Clarkesworld Issue 166 by Neil Clarke
My rating: 4 of 5 stars
This issue has three really good stories, and the non-fiction section offers an interesting article about the human genome.
"Artificial People," Michael Swanwick
A nice character study of an artificial person and his relationship with his creator. This unfolds over decades because at first Raphael is considered "property" and is switched off for updates or just because his creator, Dr. Leonidas Erdmann, feels like it. Raphael is given no choice in the matter. But after Dr. Erdmann dies and his freedom is granted, Raphael takes steps to live his life the way he wants.
"One Time, a Reluctant Traveler," A.T. Greenblatt
My favorite story in this issue. This is a post-apocalyptic tale of sorts, perhaps a post-climate-catastrophe or post-pandemic, as there seem to be few humans left and bots to take the place of species that are apparently extinct. The worldbuilding is a bit vague, and that's deliberate on the part of the author, as the theme of this is the power of stories. The stories passed down to the unnamed narrator are bleak and depressing, and the protagonist's final epiphany is the realization that they don't have to give in to that pessimism; they can choose what their story will become.
"Three Stories Conjured From Nothing," Shakespace, translated by Andy Dudak
This story's title is apropos, because I didn't care for it at all. The settings didn't make sense and the three stories (not really stories, just fragments) had nothing to do with one another.
"Power To Yield," Bogi Takacs
This had some fairly clever worldbuilding, but I couldn't really connect with the main character, which kind of made the whole thing moot.
"Strange Comfort," Tegan Moore
More clever world building and a hard SF premise, with the main character working at a research lab ten miles below the surface of the ocean of Europa. This started out well but turned into a real downer, and the ending didn't help.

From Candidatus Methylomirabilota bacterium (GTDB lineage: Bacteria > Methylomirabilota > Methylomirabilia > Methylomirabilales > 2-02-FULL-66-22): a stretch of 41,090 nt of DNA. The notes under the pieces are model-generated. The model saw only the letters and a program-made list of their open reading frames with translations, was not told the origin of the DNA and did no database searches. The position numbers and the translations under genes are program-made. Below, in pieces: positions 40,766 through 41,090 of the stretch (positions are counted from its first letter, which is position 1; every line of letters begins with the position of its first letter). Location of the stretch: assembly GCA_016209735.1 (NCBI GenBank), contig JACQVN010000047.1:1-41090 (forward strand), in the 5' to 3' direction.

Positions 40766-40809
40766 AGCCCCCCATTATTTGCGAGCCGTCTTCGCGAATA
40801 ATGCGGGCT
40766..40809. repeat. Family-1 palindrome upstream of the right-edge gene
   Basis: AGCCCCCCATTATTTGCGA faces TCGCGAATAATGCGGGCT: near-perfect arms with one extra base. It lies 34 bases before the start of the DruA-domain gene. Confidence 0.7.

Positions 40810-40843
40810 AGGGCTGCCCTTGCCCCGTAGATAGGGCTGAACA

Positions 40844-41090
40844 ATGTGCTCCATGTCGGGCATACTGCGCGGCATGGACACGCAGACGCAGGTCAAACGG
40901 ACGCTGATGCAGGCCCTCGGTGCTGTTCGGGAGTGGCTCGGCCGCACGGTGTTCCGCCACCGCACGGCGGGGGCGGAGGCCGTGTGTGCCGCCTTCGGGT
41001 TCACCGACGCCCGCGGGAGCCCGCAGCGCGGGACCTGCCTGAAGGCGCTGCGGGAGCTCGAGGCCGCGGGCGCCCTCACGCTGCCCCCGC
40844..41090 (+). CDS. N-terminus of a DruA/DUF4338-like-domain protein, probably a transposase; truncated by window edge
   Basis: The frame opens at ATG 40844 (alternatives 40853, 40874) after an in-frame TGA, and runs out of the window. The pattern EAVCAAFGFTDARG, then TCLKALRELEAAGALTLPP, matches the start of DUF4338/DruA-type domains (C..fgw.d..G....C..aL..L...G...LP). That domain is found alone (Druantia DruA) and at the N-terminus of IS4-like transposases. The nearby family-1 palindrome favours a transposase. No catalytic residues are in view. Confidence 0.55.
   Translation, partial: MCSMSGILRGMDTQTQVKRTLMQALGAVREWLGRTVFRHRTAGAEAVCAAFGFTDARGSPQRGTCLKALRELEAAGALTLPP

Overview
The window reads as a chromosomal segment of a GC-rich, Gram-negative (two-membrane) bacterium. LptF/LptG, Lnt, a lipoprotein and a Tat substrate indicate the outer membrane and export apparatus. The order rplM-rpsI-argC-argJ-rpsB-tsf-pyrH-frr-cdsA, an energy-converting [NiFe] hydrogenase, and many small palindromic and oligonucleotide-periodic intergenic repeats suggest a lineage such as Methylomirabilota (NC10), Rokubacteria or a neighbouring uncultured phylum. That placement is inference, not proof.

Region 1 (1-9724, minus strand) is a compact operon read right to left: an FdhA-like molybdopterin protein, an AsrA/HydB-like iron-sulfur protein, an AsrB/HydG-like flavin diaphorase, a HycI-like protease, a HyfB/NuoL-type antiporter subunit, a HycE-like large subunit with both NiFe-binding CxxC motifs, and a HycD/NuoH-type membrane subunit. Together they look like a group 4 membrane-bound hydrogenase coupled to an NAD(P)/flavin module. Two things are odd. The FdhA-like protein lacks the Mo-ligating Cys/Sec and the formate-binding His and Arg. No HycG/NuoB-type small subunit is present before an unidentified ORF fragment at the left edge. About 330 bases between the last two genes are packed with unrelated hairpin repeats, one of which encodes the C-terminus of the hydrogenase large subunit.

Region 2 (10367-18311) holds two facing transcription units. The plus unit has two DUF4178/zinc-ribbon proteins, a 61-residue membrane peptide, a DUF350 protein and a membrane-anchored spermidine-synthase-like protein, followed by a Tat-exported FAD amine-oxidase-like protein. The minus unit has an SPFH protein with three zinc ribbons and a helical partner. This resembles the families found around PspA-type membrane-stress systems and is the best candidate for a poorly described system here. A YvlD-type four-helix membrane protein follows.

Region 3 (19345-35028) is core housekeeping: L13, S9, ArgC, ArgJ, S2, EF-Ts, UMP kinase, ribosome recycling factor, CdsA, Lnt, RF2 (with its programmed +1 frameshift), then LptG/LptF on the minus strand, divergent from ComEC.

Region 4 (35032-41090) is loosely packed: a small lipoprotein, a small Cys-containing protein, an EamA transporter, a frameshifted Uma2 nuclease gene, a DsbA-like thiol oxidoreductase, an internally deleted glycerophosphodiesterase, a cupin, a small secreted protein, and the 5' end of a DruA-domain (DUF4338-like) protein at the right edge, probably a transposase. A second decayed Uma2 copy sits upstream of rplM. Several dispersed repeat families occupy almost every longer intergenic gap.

"The Oddish Gesture of Humans," Gabriel Calacia
A cute story about aliens trying to interpret a culture gesture of humans (in this case, kissing).
"The House That Leapt Into Forever," Beth Goder
This starts out a little reminiscent of Ray Bradbury's "There Will Come Soft Rains," about a sentient house carefully maintaining its rooms and its one remaining inhabitant. Except we slowly come to realize the "house" isn't a house, and the house is on this barren moon for a reason, and its remaining inhabitant, Doom-May-Come, is not as benevolent as they seem. This very short story drips with atmosphere and creates a wonderful sense of creeping dread, turning into horror, in just over three pages. Well done.
Honorable Mention: "The Human Genome Disparity," Douglas F. Dluzen
The author, an Assistant Professor of Biology at Baltimore's Morgan State University, tackles the problem of BIPOC underrepresentation in human genome research. This gets a little bit into the weeds, but it's quite interesting.
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I enjoyed the Swanwick and Greenblatt stories as well.
I wasn't crazy about "Three Stories Conjured From Nothing", but they were interconnected. The first story is the sun in the second story. The second story is the grain of dust that falls into the serpent's eye in the third story. And the third story is about the merging "snake" and "lizard" logic units in the first story.
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